Experimental and numerical investigation of the thermal transmittance of PVC window frames with silica aerogel

Umberto Berardi, Tomasz Kisilewicz, Sumin Kim, Agnieszka Lechowska, Jason Paulos, Jacek Schnotale

Research output: Contribution to journalArticlepeer-review

3 Citations (Scopus)

Abstract

The poor thermal performance of windows can largely be attributed to their frames, which typically have higher thermal transmittance than the glazing portions. This study investigates an innovative polyvinyl chloride (PVC) window frame modified by inserting silica aerogel granules in the frame cavities. Experimental tests done in a hot box are described and compared with numerical modeling results. The direct object of the comparison was the difference in thermal transmittance of the frame, obtained by insulating frame cavities with aerogel. Both types of tests have confirmed that even with a simple PVC frame, it is possible to achieve at least 30% decrease of its thermal transmittance. The investigations allow discussing the importance of different frame cavities and of the frame orientation. Infrared imaging of the frame within the hot box enables analyzing the significance of the aerogel particle distribution and the edge effects. This paper supports experimentally the results obtained with numerical simulations. The research concludes that filling most of the existing cavities with aerogel granules would reduce the thermal transmittance of the case study frame to 0.80 W/m2K. Finally, this study confirms the feasibility of enhancing window frames with aerogel granules within the frame cavities.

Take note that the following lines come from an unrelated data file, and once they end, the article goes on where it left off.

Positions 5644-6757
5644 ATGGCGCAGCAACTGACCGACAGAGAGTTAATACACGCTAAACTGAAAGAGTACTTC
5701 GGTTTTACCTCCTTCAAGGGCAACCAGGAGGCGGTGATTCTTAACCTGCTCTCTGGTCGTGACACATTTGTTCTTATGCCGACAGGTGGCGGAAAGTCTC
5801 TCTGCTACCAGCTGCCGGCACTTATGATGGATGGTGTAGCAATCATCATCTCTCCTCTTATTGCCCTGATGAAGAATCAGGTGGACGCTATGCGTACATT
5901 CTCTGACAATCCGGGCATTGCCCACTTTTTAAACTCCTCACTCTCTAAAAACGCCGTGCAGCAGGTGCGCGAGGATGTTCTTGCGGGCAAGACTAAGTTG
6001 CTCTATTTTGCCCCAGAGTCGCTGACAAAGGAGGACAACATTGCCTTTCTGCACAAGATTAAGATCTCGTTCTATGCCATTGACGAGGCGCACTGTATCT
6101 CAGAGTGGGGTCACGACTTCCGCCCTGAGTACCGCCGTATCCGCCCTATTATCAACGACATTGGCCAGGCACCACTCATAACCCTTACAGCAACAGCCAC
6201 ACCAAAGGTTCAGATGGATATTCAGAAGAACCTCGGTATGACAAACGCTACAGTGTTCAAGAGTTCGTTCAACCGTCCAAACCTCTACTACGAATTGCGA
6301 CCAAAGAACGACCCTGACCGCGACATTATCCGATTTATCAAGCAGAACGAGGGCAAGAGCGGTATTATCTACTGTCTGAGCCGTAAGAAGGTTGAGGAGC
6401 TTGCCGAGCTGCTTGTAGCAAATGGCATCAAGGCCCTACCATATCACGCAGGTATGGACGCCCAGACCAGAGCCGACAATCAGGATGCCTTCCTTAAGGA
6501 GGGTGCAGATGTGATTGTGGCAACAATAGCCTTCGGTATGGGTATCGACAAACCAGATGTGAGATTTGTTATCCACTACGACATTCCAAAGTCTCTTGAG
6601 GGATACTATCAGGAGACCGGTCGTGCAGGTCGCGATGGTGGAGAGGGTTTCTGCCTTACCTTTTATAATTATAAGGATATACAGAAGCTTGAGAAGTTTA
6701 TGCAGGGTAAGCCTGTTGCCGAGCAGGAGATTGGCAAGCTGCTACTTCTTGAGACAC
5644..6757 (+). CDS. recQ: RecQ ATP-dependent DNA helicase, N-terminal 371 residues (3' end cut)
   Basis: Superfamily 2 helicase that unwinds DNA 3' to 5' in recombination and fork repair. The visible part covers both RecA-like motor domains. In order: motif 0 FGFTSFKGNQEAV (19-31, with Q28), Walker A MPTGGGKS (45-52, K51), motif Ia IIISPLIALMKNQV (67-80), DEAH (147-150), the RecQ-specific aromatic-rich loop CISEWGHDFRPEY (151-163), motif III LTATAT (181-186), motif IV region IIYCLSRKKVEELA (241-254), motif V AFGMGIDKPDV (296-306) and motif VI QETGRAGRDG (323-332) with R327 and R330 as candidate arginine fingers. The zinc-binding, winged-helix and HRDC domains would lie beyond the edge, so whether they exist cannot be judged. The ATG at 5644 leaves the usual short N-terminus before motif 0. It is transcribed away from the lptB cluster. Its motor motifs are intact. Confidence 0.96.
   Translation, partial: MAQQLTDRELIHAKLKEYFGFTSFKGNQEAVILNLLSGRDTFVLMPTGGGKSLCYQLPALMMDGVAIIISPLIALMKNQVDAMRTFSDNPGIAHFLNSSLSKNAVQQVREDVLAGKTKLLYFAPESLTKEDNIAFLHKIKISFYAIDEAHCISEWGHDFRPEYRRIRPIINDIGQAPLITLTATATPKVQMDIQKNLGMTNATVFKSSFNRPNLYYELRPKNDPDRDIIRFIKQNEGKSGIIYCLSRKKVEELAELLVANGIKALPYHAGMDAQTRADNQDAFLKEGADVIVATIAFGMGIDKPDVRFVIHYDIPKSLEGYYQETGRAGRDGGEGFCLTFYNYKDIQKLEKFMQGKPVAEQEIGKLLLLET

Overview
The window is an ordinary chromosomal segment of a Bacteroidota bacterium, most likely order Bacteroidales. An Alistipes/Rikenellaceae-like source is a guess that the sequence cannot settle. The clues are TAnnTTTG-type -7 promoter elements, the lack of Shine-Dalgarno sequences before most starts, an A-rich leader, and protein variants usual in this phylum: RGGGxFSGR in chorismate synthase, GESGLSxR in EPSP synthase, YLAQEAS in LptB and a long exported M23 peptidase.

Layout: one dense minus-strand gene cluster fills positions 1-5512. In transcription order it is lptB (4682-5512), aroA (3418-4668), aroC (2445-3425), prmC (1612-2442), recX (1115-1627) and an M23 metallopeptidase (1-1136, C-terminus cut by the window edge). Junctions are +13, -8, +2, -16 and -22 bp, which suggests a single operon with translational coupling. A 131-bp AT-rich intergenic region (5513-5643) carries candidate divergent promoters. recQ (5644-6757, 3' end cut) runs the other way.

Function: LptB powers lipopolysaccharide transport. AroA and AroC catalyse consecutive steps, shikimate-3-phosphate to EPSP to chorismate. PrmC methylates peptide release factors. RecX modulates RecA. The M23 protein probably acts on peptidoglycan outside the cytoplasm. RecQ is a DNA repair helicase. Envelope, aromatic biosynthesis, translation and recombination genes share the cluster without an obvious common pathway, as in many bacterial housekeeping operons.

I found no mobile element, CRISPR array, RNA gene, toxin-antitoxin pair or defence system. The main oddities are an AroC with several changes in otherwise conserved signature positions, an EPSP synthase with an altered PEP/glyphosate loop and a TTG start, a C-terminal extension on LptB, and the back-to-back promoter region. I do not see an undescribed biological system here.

Original languageEnglish
Article number101665
JournalJournal of Building Engineering
Volume32
DOIs
Publication statusPublished - 2020 Nov

Bibliographical note

Funding Information:
The authors are thankful for the support of the Natural Sciences and Engineering Research Council of Canada through the Discovery Grant program and the Ontario Ministry of Research Innovation and Science for the ERA award.

Publisher Copyright:
© 2020 Elsevier Ltd

All Science Journal Classification (ASJC) codes

  • Civil and Structural Engineering
  • Architecture
  • Building and Construction
  • Safety, Risk, Reliability and Quality
  • Mechanics of Materials

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